Highway Patrol - Understanding Citation
Why does the Department of Public Safety and specifically the Utah Highway Patrol issue citations? Many people believe that it is a way of generating revenue. The fact is that DPS does not directly receive any of the revenue. So where does it go? Most of the funds go to the local municipality where the violation occurred. A small part goes to Peace Officer Standards and Training, which does indirectly benefit our organization. So if we are not "profiting" from the citations, why write them? The answer can be found in our mission statement; "To Provide a Safe and Secure Environment for All people in Utah".
Drivers who do not obey the traffic laws do constitute a hazard for all of us who drive on the state's highways. We can all agree that a person driving under the influence is a problem. Most of us agree that the person who darts in and out of traffic without signaling (improper lane changes) or someone who is so busy doing something in the vehicle (talking on a cell phone, putting on makeup, shaving, eating, disciplining kids, adjusting the the radio / cd player, the list goes on) and are not paying attention to what is going on outside the vehicle can be a hazard. Driving aggressively or simply being distracted while driving causes thousands of crashes each year. But what about those speeders, especially those who are speeding only "a little bit?" Have you ever wondered why there is a minimum speed on the interstate system? For a large number of motorists to travel together safely they must be traveling in a speed range that doesn't create a large disparity in their relative speed.
What Does That Mean?
The driver traveling at 100 MPH must make an excessive number of lane changes to get around the rest of us obeying the speed limit. On the other end of the spectrum, the driver that only speeds "a little bit" is making too many lane changes and is increasing their risk of being involved in a crash, but more importantly, they are dramatically increasing the odds of serious injury to themselves or others in the event of a crash. The old adage "Speed Kills" is still true. Speed may not be the primary cause of a crash, but it almost always determines the outcome.
When you see the patrol car with its emergency lights on, move to the RIGHT and stop.(See Emergency Vehicle Approaching)
Try to stay calm. We know that receiving a citation is not the highlight of your day. If you want to explain to the trooper what you were doing or that you don't believe you were in violation, do so as calmly as possible. The trooper will listen to what you have to say.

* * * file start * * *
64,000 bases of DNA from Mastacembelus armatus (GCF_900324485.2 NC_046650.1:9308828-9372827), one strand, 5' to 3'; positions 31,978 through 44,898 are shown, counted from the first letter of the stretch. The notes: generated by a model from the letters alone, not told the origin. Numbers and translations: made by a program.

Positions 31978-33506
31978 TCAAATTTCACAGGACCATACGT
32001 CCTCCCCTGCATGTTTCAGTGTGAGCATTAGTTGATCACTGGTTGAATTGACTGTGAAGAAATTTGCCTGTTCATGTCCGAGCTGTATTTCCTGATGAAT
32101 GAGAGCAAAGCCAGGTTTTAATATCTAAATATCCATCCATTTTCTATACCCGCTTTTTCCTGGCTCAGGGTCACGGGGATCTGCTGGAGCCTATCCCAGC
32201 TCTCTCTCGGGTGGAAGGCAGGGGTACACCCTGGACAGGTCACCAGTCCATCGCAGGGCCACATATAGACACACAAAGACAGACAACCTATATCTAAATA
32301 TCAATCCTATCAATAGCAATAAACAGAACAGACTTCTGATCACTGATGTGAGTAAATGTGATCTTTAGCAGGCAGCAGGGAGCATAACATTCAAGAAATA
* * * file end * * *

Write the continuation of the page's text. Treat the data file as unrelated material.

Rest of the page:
If you are cited, try to remain calm and listen to what the trooper is telling you. Remember that by signing the citation you ARE NOT admitting guilt, it is just a promise to contact the court. If you don't sign, state law does give the trooper the authority to place you under arrest and transport you to jail or to the court to post bail.
Remember that the trooper stopped you in an effort to correct a potentially dangerous driving behavior. It is not our intent to inconvenience you any more than necessary. When the trooper has finished, you are free to go. Please be extremely careful merging back into traffic.
Taking Care of the Citation:
The proper and easiest way to take care of the citation is to contact the court. The court contact information is printed on the citation. (See citation examples) If it is your intention to contest the citation, the court will let you know what your options are. It is very important that you contact the court within the fourteen days allotted. Failure to do so will result in a warrant being issued for your arrest. If a warrant is issued, the next time you have dealings with any DPS agency or any other police agency you could be arrested and transported to jail. DO NOT contact the Highway Patrol office to find out what the bail or fine amount is. We have no control over the cost of the citation. Only the court has the authority to set or reduce this amount. Also, DO NOT contact one of our offices asking for the citation to be amended to dismissed. Section 77-7-26 of the Utah code makes it a crime for any public official to "dispose of a notice to appear or any traffic citation without the consent of the magistrate."[Last Update - Thursday, 19-Dec-2013 12:24:03 MST]